Many college students are worried about the switch to remote learning, according to a survey from Barnes & Noble Education.
The survey, conducted during the week of March 23, found that 64 percent of respondents were concerned about maintaining focus and discipline for their courses after moving online. A little over half are worried about losing their normal social interactions, and 45 percent are concerned about getting good grades. A smaller portion of respondents -- about 12 percent -- are worried their internet access isn't good enough for online learning.
On the upside, about 60 percent feel at least somewhat prepared for the switch. Those with previous experience taking online courses feel more confident than others.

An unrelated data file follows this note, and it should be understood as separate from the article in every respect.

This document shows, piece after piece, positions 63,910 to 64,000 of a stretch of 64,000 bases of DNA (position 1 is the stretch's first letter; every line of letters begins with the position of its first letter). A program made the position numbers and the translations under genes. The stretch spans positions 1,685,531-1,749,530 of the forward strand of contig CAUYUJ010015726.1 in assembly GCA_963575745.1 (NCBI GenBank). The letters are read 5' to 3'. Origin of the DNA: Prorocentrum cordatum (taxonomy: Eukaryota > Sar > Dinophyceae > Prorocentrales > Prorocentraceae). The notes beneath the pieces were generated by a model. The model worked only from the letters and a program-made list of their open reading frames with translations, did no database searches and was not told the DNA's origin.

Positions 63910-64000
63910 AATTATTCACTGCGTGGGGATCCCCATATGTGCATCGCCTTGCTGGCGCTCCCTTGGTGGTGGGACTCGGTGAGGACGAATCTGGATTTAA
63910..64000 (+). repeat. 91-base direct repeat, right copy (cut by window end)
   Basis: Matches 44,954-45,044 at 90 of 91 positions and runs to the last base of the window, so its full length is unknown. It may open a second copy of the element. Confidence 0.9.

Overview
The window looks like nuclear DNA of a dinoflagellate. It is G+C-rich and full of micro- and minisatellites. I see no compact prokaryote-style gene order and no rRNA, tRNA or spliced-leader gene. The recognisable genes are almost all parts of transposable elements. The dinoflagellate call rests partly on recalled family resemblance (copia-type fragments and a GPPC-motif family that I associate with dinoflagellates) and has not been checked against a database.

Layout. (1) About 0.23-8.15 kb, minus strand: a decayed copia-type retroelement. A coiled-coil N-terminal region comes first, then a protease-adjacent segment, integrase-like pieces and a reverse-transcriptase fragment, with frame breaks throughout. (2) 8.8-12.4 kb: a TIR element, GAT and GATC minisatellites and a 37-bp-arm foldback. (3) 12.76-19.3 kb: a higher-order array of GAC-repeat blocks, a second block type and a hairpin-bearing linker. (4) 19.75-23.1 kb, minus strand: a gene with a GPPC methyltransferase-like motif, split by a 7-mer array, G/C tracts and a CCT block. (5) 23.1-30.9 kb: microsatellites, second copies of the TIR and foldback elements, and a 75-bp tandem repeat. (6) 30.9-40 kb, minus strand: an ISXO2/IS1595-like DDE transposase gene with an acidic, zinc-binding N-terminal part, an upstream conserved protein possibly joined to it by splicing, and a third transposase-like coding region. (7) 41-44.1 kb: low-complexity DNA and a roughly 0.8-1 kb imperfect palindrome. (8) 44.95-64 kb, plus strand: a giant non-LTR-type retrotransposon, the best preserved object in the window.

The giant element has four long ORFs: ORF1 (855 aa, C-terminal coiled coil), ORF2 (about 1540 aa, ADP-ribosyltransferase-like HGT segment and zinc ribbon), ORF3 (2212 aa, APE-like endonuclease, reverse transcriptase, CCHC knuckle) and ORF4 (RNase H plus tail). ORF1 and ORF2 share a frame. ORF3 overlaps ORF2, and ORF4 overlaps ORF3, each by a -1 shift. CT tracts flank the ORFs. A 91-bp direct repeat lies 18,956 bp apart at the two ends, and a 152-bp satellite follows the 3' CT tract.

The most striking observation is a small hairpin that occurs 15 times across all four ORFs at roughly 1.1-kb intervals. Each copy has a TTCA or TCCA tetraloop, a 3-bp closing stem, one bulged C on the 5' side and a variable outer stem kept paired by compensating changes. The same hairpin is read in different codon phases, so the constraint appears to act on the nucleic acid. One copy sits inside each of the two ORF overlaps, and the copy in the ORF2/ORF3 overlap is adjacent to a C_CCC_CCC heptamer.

Most respondents also agreed that their colleges and instructors are prepared for the switch, but about one-quarter are doubtful about their institutions' preparedness.
“While the switch to online learning is a massive adjustment for all parties involved, we need to remember that many of today’s students are digital natives, and they are generally well-equipped to handle digital materials and tools,” Lisa Malat, president of Barnes & Noble College, said in the release. “However, this abrupt change in lifestyle has also had social and emotional impacts on students, and many are grappling with how to succeed academically in the midst of this disruption. We’ve seen colleges, universities, faculty and family members all providing the resources they can to ease this transition. With the right structure and support in place, students may ultimately find that this way of learning works better for them, as it allows them to go more at their own pace.”